Graduation Year

2020

Graduation Month

May

Document Type

Thesis

Degree Name

Bachelor of Science

School or Department

Wildlife Biology

Major

Wildlife Biology – Terrestrial

Faculty Mentor

Mark Hebblewhite

Faculty Mentor Department

Wildlife Biology

Faculty Reader(s)

Evelyn H. Merrill and Jedediah F. Brodie

Keywords

Trophic Cascades, Intermediate Grazing Hypothesis, Grassland, Herbivory, Predation, Elk

Subject Categories

Terrestrial and Aquatic Ecology

Abstract

Top-down predator-prey effects that alter the abundance, biomass, or productivity of a population community across more than one link in a food web are referred to as trophic cascades. While these effects have been extensively studied in aquatic environments, fewer studies have examined trophic cascades in terrestrial ecosystems. And fewer still terrestrial studies have tested for trophic cascades between vertebrates and grassland vegetation. Across the globe, grassland plant biomass is driven by both precipitation and non-linear positive feedbacks between grazing and plant productivity, as predicted by the Intermediate Grazing Hypothesis. Yet little is known about the role that apex carnivores play in regard to trophic impacts on grassland biomass. We utilized a long-term dataset collected over the last two decades on a montane rough-fescue grassland adjacent to Banff National Park, Alberta, to test whether top-down effects regulate grassland biomass in a wolf-elk system. First, we measured annual growing season plant biomass from 2006 – 2018 at 61 repeat sampled plots in the grassland. Next, we measured wolf predation risk using a previously developed wolf resource selection function created from GPS radiocollar data from 5 wolf packs. Finally, we measured grazing intensity using Brownian Bridge Movement Models derived from GPS radiocollar data from 131 unique elk. We then tested top-down, bottom-up and abiotic hypotheses for grassland biomass over time in program R. The top model incorporated precipitation and positive non-linear effects of elk use, excluding predator effects and thus failing to support the trophic cascade hypothesis. This may be due to the observational nature of this study, or predation effects in this system may be obscured by human use. Alternatively, our results also support the hypothesis that intermediate grazing may outweigh the benefits of predation in grassland systems. Our study serves to help fill a gap in trophic cascade literature, and emphasizes that positive feedback between grazers and grasslands may trump top-down effects. Understanding when trophic cascade theory is or is not applicable is vital for carnivore management, conservation, and reintroduction efforts across North America.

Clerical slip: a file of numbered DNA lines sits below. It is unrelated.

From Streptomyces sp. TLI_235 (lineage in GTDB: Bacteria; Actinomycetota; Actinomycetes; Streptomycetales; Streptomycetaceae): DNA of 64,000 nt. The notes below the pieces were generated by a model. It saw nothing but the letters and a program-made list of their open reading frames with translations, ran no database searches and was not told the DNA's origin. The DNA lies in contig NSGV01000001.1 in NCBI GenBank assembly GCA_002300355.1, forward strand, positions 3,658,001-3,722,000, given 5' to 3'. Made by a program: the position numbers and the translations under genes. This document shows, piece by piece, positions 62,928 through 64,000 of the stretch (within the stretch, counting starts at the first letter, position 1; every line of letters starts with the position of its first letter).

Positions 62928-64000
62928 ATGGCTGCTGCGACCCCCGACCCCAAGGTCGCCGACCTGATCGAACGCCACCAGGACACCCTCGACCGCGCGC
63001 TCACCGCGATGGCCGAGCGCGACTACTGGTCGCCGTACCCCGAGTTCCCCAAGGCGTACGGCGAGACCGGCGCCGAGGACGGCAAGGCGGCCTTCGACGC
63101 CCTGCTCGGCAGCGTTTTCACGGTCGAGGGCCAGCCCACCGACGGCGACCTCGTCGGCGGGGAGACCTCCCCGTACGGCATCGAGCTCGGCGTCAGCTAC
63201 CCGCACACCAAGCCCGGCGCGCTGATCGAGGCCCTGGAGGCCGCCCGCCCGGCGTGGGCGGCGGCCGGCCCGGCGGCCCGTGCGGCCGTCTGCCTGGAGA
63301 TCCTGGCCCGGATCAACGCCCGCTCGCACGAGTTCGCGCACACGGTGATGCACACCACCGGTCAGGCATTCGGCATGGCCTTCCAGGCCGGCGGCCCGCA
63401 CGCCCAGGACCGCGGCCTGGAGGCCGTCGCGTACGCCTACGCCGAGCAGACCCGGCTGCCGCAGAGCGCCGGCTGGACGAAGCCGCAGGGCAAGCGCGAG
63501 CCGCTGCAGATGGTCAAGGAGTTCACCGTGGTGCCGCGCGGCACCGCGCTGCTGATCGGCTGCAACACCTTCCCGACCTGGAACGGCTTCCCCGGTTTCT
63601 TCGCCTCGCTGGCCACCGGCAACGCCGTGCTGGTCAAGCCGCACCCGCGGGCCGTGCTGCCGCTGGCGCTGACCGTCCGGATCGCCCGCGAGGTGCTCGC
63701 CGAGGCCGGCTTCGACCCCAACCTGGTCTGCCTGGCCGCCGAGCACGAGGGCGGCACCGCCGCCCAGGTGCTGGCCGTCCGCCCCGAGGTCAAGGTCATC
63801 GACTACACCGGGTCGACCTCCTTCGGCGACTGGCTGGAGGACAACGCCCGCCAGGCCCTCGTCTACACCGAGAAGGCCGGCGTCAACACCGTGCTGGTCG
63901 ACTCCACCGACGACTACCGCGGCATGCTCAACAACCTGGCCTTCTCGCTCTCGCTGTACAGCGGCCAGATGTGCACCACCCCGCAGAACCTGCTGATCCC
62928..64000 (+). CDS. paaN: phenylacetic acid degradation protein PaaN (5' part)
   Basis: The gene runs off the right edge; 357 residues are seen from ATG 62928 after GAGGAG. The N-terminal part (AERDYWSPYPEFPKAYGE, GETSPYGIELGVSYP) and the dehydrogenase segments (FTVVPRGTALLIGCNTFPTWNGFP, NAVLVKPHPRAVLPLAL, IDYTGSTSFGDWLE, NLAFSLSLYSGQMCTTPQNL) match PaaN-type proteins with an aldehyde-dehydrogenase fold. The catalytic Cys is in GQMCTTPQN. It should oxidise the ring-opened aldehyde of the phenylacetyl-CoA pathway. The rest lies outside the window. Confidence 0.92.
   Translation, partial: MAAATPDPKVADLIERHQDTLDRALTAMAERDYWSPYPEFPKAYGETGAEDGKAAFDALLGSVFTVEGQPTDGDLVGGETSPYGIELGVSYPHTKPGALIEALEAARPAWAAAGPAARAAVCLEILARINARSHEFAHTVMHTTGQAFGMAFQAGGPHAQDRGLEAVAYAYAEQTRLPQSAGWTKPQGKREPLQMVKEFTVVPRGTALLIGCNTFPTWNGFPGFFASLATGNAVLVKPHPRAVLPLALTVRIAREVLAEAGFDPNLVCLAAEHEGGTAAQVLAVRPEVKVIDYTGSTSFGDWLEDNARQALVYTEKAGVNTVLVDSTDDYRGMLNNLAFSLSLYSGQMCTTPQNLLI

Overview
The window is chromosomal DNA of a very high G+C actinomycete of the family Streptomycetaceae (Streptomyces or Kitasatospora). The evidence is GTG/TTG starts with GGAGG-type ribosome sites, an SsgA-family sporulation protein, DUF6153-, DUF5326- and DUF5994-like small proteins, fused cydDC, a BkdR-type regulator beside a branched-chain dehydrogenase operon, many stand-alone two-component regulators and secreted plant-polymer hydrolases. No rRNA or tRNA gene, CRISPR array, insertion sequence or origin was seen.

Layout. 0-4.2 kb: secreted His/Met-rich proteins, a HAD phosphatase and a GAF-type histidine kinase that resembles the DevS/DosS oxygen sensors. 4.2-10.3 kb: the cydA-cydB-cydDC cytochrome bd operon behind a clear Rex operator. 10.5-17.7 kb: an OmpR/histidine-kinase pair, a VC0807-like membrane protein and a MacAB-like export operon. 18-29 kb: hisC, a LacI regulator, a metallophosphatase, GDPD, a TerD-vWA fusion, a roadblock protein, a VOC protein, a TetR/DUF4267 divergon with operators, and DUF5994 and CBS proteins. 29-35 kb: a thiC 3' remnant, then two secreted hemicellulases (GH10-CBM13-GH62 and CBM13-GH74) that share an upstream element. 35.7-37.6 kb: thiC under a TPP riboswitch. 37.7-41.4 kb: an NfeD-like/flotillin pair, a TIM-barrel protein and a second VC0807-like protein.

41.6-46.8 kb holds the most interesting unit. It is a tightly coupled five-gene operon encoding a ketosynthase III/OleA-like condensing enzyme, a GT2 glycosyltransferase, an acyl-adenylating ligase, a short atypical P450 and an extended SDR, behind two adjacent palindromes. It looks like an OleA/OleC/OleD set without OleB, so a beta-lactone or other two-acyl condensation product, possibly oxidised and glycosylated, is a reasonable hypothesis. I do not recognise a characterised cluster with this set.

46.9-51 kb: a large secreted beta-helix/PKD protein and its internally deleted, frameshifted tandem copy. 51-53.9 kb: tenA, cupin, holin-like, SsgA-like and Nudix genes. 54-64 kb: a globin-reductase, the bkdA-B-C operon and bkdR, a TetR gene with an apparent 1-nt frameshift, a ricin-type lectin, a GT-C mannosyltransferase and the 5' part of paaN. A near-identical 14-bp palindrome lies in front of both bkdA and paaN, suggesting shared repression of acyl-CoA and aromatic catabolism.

Honors College Research Project

No

GLI Capstone Project

no

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© Copyright 2020 Trevor C. Weeks